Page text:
I buy most of my books from charity shops. Does this make me a fiend for not more fully supporting independent bookshops, or am I just one of Thatcher’s children, always chasing the cheapest price?

A good portion of my library is from charity shops and it will probably return to one if it ever leaves my ownership. I do have a plan to distribute what I get rid of, but I haven’t got round to much literary philanthropy yet. Charity shops are great. If a book gets into one, then the author has seen the sales. The continued circulation of books after their initial sales spike is what keeps them alive. On the other hand, a good independent book shop should be whole heartedly supported. I would actually include Waterstones in that description because our local one is great and is trying to be as involved in the local literary community as it can be. The problem is Amazon. It is stupendously easy, well realised and all encompassing, but at what cost. Amazon represents so much that I like and at the same time, the reason why I don’t like consumerism. When everything is for sale and the machine is so obviously run by very hard nosed accountants. Anyway, high horse dismounted. Charity good, book shop good. Other stuff bad.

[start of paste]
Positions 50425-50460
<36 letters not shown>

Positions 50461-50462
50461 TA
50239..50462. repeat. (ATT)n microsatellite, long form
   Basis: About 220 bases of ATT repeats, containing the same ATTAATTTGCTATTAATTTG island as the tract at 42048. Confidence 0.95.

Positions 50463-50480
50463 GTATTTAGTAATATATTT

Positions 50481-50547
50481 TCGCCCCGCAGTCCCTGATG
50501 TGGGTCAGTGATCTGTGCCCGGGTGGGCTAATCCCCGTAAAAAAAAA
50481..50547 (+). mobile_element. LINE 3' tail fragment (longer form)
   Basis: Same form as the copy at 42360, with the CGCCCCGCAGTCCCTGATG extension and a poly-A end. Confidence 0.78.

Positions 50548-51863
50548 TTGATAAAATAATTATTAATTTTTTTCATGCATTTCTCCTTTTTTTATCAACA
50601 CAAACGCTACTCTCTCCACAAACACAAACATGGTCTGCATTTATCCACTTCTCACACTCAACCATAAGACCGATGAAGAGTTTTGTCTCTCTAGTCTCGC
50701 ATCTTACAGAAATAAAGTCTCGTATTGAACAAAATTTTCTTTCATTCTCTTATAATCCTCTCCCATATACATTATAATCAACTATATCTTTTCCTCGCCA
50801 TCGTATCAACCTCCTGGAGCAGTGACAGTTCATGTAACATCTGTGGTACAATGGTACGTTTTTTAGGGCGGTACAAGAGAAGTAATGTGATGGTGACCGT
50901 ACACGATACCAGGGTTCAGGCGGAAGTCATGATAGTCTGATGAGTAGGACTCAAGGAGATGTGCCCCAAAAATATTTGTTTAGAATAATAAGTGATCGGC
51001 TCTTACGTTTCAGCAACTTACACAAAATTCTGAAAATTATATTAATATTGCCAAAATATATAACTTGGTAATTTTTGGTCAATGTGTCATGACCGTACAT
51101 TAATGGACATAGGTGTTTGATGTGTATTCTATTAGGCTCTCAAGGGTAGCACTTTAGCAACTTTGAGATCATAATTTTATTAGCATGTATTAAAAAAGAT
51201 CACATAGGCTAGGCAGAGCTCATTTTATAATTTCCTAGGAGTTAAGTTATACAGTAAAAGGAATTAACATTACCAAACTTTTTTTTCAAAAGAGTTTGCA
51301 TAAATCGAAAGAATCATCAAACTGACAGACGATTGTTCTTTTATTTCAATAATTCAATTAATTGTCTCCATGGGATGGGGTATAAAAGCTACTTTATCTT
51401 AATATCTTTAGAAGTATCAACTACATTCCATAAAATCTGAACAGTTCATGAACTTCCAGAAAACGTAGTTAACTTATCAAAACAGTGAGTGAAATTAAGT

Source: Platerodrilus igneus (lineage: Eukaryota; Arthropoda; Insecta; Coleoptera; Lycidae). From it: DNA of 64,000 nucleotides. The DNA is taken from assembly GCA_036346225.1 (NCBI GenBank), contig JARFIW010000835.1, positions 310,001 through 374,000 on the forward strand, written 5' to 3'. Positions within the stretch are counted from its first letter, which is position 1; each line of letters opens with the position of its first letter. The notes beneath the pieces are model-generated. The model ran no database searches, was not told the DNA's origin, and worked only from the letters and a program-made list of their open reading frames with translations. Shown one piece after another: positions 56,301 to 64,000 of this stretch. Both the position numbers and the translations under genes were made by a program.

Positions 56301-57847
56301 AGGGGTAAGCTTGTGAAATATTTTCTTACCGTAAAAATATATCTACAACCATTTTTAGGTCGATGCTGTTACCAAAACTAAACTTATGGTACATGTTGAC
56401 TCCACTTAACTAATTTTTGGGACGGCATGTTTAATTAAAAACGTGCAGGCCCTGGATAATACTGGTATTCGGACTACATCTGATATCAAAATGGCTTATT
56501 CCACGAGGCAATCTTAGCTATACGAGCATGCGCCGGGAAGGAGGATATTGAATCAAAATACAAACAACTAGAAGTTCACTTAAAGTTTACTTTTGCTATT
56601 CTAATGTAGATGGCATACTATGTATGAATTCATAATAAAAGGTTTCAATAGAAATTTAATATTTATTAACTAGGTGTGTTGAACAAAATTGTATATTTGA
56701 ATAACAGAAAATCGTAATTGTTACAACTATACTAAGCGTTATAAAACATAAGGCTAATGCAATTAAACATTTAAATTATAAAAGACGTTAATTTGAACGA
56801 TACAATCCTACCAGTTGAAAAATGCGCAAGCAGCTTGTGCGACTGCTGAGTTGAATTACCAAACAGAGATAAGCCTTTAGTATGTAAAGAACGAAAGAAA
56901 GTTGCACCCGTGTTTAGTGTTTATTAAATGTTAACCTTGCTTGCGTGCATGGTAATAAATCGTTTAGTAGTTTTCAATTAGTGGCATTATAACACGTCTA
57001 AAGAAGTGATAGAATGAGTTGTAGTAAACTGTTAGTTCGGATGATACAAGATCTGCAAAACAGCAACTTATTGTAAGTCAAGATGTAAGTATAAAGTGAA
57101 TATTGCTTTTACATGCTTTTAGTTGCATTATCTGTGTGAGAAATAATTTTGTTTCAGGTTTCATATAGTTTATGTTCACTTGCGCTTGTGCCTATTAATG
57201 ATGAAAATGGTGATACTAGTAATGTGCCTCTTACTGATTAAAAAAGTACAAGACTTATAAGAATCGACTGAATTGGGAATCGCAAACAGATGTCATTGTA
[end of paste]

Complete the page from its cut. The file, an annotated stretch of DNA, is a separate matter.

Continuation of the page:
Television Book Clubs (e.g. Richard and Judy’s in the UK, Oprah’s in the US, and any others elsewhere around the world that I am not cosmopolitan enough to be aware of): a good or bad thing? (Responders must try not to be swayed by the boyish good looks of Richard Madeley.)